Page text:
The federal government is providing many ways so that all regions of Canada can work in the agriculture sector. The Government of Canada works hard to balance the needs of regions and the sectors, providing support for each and every area of the country. Federal investment fosters the growth of the sector by encouraging the development of our export markets, our food supply and in developing new innovative food products. A healthy dynamic agricultural economy means jobs for Canadians.

Past federal investment in the sector tended to be governed by specific crops or market failures. Thanks to the combined efforts of farmers, provincial governments and the federal government, the farm income production system we currently have takes into account both the different needs of individual farmers and the agricultural economy as it varies across this country. The safety net agreements that we have in place result in a more market driven program. They also provide inevitable and reasonable support for commodities, producers and provinces.

It is this system of safety nets that will help stabilize incomes and reduce the need for ad hoc assistance. All provinces enjoy substantial advantages in being part of the Canadian federation especially when it comes to the agriculture and agri-food sector. While it is not easy to put dollar figures on many of these national advantages, they are every bit as valuable as federal support that goes directly to individual farmers.

By working co-operatively with provincial government partners and with our clients, the Government of Canada will ensure that the advantages of federalism continue to be fully exploited to the benefit of all Canadians.

As mentioned by my colleague the Minister of Agriculture and Agri-Food, we do have the tools in place for farmers. We spent the better part of a decade working closely with farm leaders and our provincial colleagues to put in place an effective system of farm income.

Mr. Speaker, I should have noted at the beginning that I am splitting my time with my colleague from Haldimand—Norfolk—Brant.

Under the current safety net system, we have three components: crop insurance, the net income stabilization account, and province specific companion programs. Those tools are funded partially by farmers but a large chunk, $1 billion, comes from governments. Each and every year the federal government puts $600 million and the provinces put $400 million into that program.

In this calendar year alone, the national crop insurance program which is offered to Canadian farmers at low or no cost will provide farmers with an estimated $430 million in direct payments. The program has a participation rate of 55% to 60% nationally.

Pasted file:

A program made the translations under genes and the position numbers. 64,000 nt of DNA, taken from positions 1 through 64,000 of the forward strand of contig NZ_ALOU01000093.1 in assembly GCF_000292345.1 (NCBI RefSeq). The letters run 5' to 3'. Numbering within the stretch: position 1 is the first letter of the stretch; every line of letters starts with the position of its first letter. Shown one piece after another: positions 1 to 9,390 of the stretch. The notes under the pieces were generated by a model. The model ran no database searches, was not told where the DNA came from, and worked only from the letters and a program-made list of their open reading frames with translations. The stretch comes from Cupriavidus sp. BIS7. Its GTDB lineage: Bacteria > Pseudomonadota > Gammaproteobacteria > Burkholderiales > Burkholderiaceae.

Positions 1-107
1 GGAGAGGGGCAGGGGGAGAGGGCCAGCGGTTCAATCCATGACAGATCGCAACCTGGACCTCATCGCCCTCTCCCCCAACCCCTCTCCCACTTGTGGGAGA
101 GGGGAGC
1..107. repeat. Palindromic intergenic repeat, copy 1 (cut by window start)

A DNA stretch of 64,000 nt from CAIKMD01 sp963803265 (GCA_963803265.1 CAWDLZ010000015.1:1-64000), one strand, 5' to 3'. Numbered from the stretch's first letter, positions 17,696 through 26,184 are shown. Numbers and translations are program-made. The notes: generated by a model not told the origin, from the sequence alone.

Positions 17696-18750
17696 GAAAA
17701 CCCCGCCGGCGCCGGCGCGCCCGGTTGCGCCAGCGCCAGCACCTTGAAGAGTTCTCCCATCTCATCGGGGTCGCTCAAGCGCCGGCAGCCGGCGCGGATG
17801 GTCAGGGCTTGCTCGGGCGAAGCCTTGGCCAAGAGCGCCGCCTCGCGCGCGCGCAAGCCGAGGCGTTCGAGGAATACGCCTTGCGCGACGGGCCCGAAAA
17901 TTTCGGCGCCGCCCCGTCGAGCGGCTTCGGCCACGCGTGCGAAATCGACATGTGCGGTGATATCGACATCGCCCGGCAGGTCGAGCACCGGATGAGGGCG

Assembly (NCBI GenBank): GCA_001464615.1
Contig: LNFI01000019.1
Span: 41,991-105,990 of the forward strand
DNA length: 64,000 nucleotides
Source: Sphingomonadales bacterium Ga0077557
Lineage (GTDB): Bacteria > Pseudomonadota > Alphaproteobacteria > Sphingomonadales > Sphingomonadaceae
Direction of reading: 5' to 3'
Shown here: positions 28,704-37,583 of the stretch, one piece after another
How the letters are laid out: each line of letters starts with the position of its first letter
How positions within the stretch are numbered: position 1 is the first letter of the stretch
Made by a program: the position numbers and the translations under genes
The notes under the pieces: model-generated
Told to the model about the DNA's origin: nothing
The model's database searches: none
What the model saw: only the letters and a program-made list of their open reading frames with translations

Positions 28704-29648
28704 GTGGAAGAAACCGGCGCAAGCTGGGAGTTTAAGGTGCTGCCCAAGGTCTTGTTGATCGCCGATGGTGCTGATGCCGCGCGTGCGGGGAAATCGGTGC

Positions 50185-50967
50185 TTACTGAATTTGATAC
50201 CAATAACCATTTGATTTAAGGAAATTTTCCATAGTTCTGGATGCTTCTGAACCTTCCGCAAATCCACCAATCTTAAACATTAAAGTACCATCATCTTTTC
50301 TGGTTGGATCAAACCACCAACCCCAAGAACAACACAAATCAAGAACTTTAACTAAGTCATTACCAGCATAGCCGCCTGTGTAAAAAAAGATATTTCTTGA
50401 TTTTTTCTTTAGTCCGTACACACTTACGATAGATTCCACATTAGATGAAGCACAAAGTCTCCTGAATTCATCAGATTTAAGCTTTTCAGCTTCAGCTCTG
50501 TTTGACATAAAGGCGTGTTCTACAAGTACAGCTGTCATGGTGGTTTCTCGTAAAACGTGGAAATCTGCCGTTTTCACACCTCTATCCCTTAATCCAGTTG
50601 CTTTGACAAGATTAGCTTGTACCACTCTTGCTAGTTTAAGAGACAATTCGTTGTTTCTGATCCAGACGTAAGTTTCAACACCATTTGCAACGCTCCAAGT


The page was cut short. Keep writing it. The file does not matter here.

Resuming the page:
At this point I would like to take the opportunity to speak about the third component of the Canadian farm safety net system, the province specific companion programs. While crop insurance and NISA are national in scope, the $200 million in federal money devoted to companion programming supports initiatives specific to a province based on the needs and make-up of that particular province's farm sector.

The companion programs that have been put in place are generally of six types: additional producer and government contributions to enhance the NISA program; enhancements to existing crop insurance programs; whole farm income disaster programs providing government assistance to those who have major income shortfalls for reasons beyond the farmer's control; adaptation and development programs to strengthen the overall competitiveness of the farm sector; residual price support programs, available in Quebec, Ontario and Nova Scotia; and the experimental programs, such as self-directed risk management in Ontario.

These companion programs have been very positive. They allow different provinces to experiment with new programs that lead to better production for farmers. For instance, the income based disaster programs run by British Columbia, Alberta and P.E.I. have proven so popular and effective that the national safety nets advisory committee is exploring the possibility of a national program based on similar principles. It is part of the long term review process mentioned earlier by the Minister of Agriculture and Agri-Food. I want to emphasize that no decisions have been made to this date, although I am sure it will be one of the things that comes up in tomorrow's discussions with farm leaders.